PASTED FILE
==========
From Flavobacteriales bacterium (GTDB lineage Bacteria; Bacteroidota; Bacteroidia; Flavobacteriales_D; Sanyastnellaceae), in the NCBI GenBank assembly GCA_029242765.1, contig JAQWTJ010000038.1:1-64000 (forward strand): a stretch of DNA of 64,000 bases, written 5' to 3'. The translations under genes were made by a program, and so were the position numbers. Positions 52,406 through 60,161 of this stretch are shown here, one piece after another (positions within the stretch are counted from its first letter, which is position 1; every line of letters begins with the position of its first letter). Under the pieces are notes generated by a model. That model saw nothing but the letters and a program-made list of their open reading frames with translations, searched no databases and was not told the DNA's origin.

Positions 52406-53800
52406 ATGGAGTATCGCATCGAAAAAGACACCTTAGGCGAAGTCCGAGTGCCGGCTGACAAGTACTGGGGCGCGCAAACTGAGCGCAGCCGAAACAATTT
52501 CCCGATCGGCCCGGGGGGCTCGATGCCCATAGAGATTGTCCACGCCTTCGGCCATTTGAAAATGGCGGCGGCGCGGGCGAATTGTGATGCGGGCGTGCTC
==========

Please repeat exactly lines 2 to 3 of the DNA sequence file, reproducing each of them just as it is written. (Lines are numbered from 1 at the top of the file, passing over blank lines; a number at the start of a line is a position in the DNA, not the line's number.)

Positions 52406-53800
52406 ATGGAGTATCGCATCGAAAAAGACACCTTAGGCGAAGTCCGAGTGCCGGCTGACAAGTACTGGGGCGCGCAAACTGAGCGCAGCCGAAACAATTT